Experimentation Failure

My grand idea of experimenting with various distributions for the EeePC went wrong, by quite a bit as well. As mentioned in the last post I decided to have a play around with some of the distributions specifically built for the Asus EeePC 701, I was wondering if something out there can beat Debian on this little work horse.

Oh boy was I wrong.

First I attempted to install Zeee (Zenwalk for the EeePC), the installation “media” came as a compressed disk image, nothing that unusual as most of the distros come in their own little installation media package. It turns out that this image is a raw dump of a file system, so I had to create the installation media on a USB stick with the various handy tools, mke2fs, grub, you get the idea. After about 45 minutes of fiddling I called it a day, for some reason the GRUB installation wasn’t detecting the ext2 partition on the USB stick, and couldn’t find the menu.lst file. While this is probably a simple issue it’s a bit more than I could be arsed with, the Zeee guys are doing well but the installation method need a little work, maybe a prepackaged ext2 dump

After the kerfuffle with Zeee I moved onto the latest Foresight Linux Mobile Edition, I’ve heard Dan & Fab mention Foresight on the Linux Outlaws podcast and I have downloaded a live CD previously, so I decided to get the image and have a go. This installation went a lot easier, the image was a precompiled usb installation so no hassle there, the installation took time but I put t hat down to the quality of the USB stick I was using. After about 30 minutes I had a working Foresight Linux install, and everything seemed to work out of the box, including the WIFI (which is the usual sticking point for most distros).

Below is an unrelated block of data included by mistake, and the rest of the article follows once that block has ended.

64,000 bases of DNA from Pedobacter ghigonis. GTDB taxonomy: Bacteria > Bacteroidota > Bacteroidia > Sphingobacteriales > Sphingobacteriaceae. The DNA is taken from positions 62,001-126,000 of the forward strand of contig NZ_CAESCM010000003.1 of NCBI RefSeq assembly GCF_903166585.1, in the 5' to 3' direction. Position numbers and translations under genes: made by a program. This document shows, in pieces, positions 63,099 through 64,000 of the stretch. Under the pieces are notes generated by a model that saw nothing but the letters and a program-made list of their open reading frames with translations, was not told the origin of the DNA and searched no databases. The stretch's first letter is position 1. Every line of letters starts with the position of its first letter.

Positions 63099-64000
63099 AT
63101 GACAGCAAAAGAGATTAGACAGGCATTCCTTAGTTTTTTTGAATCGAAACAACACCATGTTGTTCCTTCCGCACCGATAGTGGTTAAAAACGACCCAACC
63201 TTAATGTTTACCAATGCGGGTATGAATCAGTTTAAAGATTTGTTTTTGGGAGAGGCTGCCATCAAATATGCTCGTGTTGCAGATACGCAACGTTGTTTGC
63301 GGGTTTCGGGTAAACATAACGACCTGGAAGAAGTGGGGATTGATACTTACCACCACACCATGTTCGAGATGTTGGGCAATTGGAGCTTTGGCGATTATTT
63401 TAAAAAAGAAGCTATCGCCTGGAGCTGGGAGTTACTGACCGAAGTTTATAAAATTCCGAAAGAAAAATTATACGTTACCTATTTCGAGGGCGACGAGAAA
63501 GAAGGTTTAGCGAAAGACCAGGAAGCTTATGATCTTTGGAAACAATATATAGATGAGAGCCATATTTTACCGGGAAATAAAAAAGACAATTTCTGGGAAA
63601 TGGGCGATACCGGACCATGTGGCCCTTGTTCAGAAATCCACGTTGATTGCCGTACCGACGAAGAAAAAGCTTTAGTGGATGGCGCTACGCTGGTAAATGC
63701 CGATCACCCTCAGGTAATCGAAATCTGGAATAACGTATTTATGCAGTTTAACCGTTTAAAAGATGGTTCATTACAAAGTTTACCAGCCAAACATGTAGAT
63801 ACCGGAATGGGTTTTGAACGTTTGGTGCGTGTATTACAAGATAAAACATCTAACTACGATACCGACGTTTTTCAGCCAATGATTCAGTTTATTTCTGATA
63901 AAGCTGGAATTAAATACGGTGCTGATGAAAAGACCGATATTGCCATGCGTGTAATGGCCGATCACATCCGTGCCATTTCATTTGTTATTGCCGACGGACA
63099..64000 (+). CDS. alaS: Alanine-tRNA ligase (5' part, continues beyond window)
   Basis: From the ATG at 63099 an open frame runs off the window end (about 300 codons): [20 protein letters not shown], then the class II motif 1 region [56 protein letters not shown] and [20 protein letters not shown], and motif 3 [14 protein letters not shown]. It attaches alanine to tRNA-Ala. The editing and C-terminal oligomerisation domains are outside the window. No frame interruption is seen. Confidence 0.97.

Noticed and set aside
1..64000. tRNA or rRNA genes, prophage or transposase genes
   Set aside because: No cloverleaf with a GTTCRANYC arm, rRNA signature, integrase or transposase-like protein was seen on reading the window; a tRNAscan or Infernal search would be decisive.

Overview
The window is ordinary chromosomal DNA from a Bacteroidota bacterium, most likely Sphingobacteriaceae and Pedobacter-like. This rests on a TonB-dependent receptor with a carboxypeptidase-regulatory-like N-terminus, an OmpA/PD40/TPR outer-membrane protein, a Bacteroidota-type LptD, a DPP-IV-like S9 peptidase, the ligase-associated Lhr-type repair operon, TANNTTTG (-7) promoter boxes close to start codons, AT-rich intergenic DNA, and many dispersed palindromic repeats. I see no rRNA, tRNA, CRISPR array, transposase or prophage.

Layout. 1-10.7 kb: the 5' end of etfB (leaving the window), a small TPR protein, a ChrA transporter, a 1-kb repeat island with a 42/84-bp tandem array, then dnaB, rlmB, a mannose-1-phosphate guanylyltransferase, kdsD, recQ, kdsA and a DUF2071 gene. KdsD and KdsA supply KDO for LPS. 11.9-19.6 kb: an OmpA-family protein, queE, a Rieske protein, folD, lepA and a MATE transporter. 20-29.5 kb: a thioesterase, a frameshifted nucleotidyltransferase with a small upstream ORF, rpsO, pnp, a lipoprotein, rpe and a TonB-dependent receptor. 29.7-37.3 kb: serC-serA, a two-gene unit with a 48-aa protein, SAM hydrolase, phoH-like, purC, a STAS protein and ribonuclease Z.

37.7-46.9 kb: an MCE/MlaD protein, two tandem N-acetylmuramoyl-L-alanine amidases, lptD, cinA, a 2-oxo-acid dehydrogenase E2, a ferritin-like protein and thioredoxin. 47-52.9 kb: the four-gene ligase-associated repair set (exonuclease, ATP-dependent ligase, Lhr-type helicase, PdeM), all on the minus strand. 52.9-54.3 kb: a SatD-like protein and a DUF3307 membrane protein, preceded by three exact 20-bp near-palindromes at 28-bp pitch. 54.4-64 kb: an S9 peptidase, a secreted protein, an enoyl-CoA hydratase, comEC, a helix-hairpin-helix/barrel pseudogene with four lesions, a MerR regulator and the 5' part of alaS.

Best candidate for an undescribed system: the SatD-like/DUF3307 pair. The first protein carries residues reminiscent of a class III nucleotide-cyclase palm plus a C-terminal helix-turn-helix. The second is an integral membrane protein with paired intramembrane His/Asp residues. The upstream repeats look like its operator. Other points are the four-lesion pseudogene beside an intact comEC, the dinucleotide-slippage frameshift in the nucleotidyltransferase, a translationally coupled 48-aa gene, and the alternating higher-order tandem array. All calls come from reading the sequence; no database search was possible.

Foresight Mobile uses the clutter based launcher you can also find in the Ubuntu Netbook Remix, the mainstream applications are pre-installed and are usable. Within a few minutes I hit my all time pet hate, touchpad clicking, ever since i’ve owned a laptop I’ve never been able to use touchpad click to any degree of success and I don’t see any reason why it should be enabled by default. In previous distribution I know the way to fix this issue is to simply changing the settings in gsynaptics or modify the Xorg config, as I was trying to operate from a user perspective I went the simple route of using gsynaptics. It wasn’t installed. I went digging around in the package manager (conary) and didn’t find a related package. After about ten minutes searching I found the “synaptics” package, which proved useless as I had no idea of what it does.

Three hours in and my experiment with Foresight was over, people may complain that it’s a simple issue but having the option enabled by default and then hiding the configuration in a non standard package doesn’t help matters. I have to give Foresight kudos for being one of the first distributions to have a full “netbook” version, but it still needs a little refinement.

So, now I’m back on Debian, tried and tested. This time I installed using the updated Lenny installation media for the EeePC and it was a breeze, and since I’ve done this “fresh install” a lot more of the features work consistently. In the process of configuring my machine again I’ve noticed that the older guide for the E160G using Network Manager is a little wrong, so I’ll have to update that sometime. For now I’ll be sticking on ol’ faithful. Maybe when the “next big distro” gets released I’ll give it a try.


627 Words

2008-10-15 11:06 +0000